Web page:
I’m thinking about taking the Dora the Explorer approach to learning Hebrew.
Somehow, by doing nothing else but placing my children in front of a TV for a half hour each day at 4:30 pm while I was making dinner, they somehow learned a little bit of Spanish. Vamanos! Buenos Dias! De nada! (Who came up with the theory that television kills brain cells? I humbly disagree. I’m pretty sure my third child learned her colors from Moose E. Moose.)
All the Vatikim* I’ve met suggest the best way to learn Hebrew is to read the easy newspaper, watch the news on TV, or challenge yourself by placing yourself in situations in which you need to speak Hebrew. I certainly appreciate this advice, and in fact, believe it to be true. But I’d also like to conduct my own little experiment.
Each Saturday evening before Havdallah, there is a study group that meets on Hannaton. Last week, my friend Shira invited me to the study group and I jumped at the opportunity. (This will probably surprise my beloved Rabbi Roston back in New Jersey since my greatest Shabbat achievement up until this point was learning the hand motions to “Shabbat Shalom” in sign language at the Tot Shabbat service.)
I figured that an intimate study session with the members of the kibbutz would allow me the opportunity to get to know everyone a little better; and I’d be able to partake in an interesting adult conversation. It only occured to me as the rabbi opened his mouth to welcome everyone into his home that the study group would be in Hebrew. Gulp.
(Idiot, by the way, is the same in Hebrew as it is in English. I’m not sure about, “No, duh.”)
But instead of being discouraged, I decided to stay for the remainder of the hour and do my best to understand what was being discussed. This effort lasted about ten minutes, until I realized that I wasn’t going to pick up much more than “Blah, Blah, Blah, Mitzrayim. Blah, Blah, Moshe, Blah, Blah, Yehudim.” Certainly not enough to contribute to the discussion or appreciate the contemplative points other participants were making.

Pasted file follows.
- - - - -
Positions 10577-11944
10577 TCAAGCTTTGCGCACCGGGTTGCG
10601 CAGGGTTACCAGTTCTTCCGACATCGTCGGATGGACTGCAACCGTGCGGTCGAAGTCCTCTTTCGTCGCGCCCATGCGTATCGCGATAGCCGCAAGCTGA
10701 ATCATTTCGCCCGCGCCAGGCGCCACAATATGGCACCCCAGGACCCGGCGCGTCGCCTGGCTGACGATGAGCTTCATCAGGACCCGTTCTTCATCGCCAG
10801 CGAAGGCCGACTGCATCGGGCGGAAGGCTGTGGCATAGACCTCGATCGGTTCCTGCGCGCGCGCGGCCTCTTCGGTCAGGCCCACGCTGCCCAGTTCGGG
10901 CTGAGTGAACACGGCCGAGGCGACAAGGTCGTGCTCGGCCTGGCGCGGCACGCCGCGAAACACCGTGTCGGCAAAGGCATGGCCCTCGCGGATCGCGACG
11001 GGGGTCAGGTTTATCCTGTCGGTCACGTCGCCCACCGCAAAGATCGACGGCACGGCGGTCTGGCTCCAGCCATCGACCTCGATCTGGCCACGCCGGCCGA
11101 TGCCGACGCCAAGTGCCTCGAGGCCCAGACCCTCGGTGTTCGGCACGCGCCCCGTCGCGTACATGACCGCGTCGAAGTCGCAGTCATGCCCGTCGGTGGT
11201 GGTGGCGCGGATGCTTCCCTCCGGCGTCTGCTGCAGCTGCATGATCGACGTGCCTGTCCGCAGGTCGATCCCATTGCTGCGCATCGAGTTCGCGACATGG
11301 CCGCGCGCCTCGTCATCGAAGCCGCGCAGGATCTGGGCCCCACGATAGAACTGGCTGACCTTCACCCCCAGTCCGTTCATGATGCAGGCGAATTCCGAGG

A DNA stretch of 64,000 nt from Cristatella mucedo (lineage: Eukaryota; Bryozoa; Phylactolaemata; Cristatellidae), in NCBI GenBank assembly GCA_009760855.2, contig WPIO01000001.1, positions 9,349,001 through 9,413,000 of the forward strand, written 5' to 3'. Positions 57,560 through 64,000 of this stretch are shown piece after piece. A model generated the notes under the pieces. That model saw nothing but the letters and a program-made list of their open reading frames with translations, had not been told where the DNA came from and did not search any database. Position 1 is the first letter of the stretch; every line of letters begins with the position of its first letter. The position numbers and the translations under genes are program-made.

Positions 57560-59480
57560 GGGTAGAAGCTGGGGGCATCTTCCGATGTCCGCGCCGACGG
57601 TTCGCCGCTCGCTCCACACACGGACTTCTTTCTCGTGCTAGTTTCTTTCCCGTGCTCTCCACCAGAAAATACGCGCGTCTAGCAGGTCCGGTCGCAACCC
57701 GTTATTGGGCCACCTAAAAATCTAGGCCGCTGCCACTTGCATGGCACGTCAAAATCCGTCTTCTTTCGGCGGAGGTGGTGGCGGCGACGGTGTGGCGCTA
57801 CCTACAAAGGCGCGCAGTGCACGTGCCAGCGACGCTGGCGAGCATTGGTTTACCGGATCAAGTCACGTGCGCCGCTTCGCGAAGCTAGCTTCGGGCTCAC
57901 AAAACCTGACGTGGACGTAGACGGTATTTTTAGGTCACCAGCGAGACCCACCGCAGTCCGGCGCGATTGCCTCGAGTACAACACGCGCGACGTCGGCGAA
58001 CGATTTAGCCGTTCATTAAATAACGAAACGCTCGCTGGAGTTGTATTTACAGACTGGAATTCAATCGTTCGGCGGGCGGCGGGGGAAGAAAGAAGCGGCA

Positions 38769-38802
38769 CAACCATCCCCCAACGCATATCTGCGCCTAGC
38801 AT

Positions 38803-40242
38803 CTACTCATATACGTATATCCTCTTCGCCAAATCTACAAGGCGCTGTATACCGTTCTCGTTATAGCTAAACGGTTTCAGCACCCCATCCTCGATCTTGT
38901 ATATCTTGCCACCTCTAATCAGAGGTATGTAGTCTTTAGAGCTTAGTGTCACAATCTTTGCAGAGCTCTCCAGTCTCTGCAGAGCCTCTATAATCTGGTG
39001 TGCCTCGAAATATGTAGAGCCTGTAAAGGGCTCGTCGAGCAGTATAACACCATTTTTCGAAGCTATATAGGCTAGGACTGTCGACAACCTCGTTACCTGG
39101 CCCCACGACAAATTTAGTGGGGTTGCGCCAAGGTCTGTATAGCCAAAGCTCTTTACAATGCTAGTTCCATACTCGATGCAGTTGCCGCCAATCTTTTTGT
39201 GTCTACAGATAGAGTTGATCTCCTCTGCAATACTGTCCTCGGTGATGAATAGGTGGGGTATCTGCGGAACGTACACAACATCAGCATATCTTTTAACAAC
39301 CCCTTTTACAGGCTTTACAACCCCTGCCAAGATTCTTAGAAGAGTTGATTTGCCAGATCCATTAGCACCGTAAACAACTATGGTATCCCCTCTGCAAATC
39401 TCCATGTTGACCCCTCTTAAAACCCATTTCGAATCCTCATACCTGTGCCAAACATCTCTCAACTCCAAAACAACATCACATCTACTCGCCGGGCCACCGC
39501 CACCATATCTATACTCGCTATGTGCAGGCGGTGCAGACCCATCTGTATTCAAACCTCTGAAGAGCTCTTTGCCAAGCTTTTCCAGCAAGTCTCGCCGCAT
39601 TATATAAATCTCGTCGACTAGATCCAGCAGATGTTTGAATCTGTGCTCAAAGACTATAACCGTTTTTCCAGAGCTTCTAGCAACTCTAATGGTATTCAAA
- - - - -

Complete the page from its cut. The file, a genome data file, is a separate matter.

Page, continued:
So, I came up with a better idea. Hebrew by osmosis.
Of course, learning language through immersion is not an original idea. This is the theory behind Ulpan or semester abroad or Baby Einstein DVDs. Would the same principles apply if I simply return to the Torah study group each Saturday night? Will I absorb the language simply by actively listening to my friends ponder Mishnah and debate the commentary of talmudic scholars? Especially if I look into their eyes, focus on their lips, and try really, really hard to understand?
Is it possible that one Saturday night, months from now, I will stand up, tug thoughtfully at my beard, and say in Hebrew:
“And as Rashi said on the Tanakh — but particularly his commentary on the Chumash…”
I have a hunch this would be possible for someone else. But, not for me.
I’m not one of those unique individuals who has an ear for language. My ears are, in fact, a teeny tiny bit deformed. (It’s genetic and usually well-hidden by my hair; so stop looking.) While medical science has yet to prove this, I think my unusual ears are the reason I’m not such a good listener, and not too good with languages. I took four years of Spanish in high school — four years! — and the only thing I can say is “Yo Quiero…”
“Yo quiero” I could speak Hebrew without having to work really hard at it, but I don’t think that’s happening so I better get myself into an Ulpan before my husband finds a full-time job and I’m the one who’ll have to do drop off and pick up every day by myself at which point the hope of getting myself to an Ulpan four days a week will have been a thing of the past.
So, just to be safe, I will keep my appointment with the Ulpan coordinator tomorrow. But I still plan on conducting my experiment. I’ll let you know how it goes.
Vatikim = Veteran immigrants
Yo queiro = I want (in SPANISH)